Federation Internationale Feline World Cat Federation
The British Longhair is a longer-haired development from the longstanding British Shorthair breed. In the mid-20th century, British Shorthairs were interbred with imported long-haired varieties, like the Turkish Angora and what today is called the Traditional Persian, with an aim to producing more stout and round-faced stock, while retaining the short coat. As a result of this hybridization, British catteries have frequently produced (generally unwanted) semi-long-haired specimens among their litters. In more recent years, these have been intentionally bred (often outside the UK) to each other and sometimes to standard British Shorthairs, to establish a consistent, formalized British Longhair breed.
The British is an imposing breed. Their large, round face should have a sweet open expression, with a smug rounded muzzle. Chubby cheeks and no-neck, blend into a stocky, semi-cobby, muscular, wide and firm body. Their coat is dense and rich, plush and thick in both shorthair and longhair varieties. Slightly reserved in temperament, they are a four feet on the floor breed, and like to be handled with gentle firmness and supported when carried.
Shape: Round, a series of 3 circles defines the head 1st broad round muzzle, 2nd broad round head and 3rd full round chubby cheeks. Broad, wide cheek bones with smooth transition to muzzle, great width at eye level. Rounded front and top head, well rounded from any angle. Large in males, medium in females.
Ears: Small to medium, broad at the base and rounded. Set wide apart on the rounded top head, but not extreme or flared.
Eyes: Large, round, level in head, set wide apart to show width of nose. Intense, eye color preferred. Color conforms to coat color with exception of silver division where copper is accepted as well as green.
Muzzle and Chin: Heavy muzzle with great width and smooth transition towards the cheekbones. Firm chin in line with nose, completing the circle of the face.
Profile and Nose: Short straight snub nose, stop, well pronounced change of direction towards the rounded front head. No flat planes above the nose.
Neck: Short, thick, heavily muscled, creating the appearance of no neck, blending with the cheeks.
Torso: Semi-cobby. Wide, sturdy, muscular, firm,powerful, well rounded, chest and considerable depth of flank. The shoulders are broad and flat at the wither; the hips are the same width. Back is level. Females proportionately smaller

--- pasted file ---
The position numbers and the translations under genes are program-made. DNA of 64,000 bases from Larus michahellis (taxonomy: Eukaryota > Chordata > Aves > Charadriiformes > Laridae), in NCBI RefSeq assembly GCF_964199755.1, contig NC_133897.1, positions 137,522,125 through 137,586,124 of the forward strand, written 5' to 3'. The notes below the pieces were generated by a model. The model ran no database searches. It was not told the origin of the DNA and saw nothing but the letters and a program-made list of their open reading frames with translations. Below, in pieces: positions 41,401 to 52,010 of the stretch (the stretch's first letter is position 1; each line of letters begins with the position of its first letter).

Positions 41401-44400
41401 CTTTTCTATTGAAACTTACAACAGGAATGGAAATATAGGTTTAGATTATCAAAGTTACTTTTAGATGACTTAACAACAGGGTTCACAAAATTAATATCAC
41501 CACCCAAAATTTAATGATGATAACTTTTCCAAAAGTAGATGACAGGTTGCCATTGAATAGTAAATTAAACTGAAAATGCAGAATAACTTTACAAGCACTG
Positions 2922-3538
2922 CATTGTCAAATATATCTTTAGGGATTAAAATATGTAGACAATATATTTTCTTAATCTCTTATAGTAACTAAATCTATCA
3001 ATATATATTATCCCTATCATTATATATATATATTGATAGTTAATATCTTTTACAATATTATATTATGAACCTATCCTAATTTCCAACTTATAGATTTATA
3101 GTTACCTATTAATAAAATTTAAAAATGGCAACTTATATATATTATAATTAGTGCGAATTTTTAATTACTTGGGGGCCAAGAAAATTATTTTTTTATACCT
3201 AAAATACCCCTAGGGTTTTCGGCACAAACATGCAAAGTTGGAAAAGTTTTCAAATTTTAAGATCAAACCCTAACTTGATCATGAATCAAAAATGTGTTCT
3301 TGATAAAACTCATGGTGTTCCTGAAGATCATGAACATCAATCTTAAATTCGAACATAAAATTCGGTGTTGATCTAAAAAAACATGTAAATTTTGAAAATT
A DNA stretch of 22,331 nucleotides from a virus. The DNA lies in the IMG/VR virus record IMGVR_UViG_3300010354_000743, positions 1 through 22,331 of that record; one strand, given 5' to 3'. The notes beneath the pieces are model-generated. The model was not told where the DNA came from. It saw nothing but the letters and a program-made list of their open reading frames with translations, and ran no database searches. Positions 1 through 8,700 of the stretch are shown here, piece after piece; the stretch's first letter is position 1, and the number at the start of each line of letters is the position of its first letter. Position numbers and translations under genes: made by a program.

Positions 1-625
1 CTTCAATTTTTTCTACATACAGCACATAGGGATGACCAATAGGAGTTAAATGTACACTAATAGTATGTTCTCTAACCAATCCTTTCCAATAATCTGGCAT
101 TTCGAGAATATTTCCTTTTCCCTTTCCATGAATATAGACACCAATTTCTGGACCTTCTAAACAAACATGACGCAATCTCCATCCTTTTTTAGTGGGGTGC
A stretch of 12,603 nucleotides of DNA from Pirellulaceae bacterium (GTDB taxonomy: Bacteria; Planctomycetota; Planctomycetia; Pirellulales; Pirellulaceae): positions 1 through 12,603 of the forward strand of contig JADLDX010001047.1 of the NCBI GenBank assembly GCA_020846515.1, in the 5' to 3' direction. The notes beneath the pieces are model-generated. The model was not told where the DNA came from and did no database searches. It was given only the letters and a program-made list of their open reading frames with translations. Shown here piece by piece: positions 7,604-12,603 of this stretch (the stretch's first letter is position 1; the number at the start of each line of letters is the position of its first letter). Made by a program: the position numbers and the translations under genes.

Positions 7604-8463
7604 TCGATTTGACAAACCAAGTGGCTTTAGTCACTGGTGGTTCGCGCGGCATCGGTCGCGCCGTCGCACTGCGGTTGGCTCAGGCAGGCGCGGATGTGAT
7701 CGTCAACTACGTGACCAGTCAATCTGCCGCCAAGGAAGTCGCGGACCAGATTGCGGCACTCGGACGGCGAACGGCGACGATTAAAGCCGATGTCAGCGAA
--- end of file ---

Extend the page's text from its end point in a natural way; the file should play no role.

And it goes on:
Boning: Substantial. Large to medium.
Musculature: Sturdy, firm, not soft.
Legs and Feet: Legs medium to short length from floor to belly should be slightly less than from belly to back. Round feet, medium to large in size.
Tail: Thick at base, straight, tapering slightly to a rounded tip. Two-thirds the length of the body.
Length: Semi-long, with ruff and britches desirable.
Pattern: In torties brindling is allowed.
Weight — 4-8 kg.
These genial British cats are friendly and affectionate, enjoying attention in an undemanding manner. The happy-go-lucky males command respect but welcome attention from everyone while the more serious females are true British ladies expecting proper form and etiquette from those whose attentions they accept. These loyal and devoted companions are not lap cats but want to be where you are, snuggling up beside you on the sofa. While not very active cats, they do have their mad moments to chase around acting the clown like kittens. These intelligent cats are quiet and unobtrusive ruling their indoor kingdoms with a calm demeanor. They definitely look before they leap and do not engage in high-flying acrobatics. They are tolerant with children and dogs but do not like to be carried around, preferring to maintain their dignity with their feet firmly on the floor. They are quite content with their own company, quietly amusing themselves in your absence and waiting patiently for your return.
As with other breeds of longhaired and semi-longhaired cats, the British Longhair will need regular grooming to ensure that the dense coat does not become tangled or matted, particularly in autumn and winter when it tends to be fuller. It is recommended that their cats are combed through every day, which will alert owners to any possible problems, with a thorough brushing a couple of times a week, which will also help to reduce the amount of moulting onto furnishings and carpets. This breed will eat most good quality proprietary brands of cat food, but will also enjoy treats of cooked chicken, ham and grated cheese, but not too many extra treats! As they often lead a rather sedentary life style, care must be taken that they do not become overweight, which is especially true of the neutered pets that may not exercise off their calorific intake. It is generally reckoned that they need about 70 calories of food to every Kg of weight per day. Cows’ milk may give them a stomach upset, though less likely than for many other breeds, and a bowl of water should always be available.
Lifespan — 14-20 years.
Good with children, good with household cats and dogs.
British Longhairs are more likely to suffer from kidney complaints than various other cats.
British Longhairs can be prone to obesity if neutered or kept as indoor-only cats.
Like most longer-haired cats, they require brushing or are prone to matting. Autumn and winter are the seasons when they have the highest risk of tangles because their coat thickens in preparation for winter.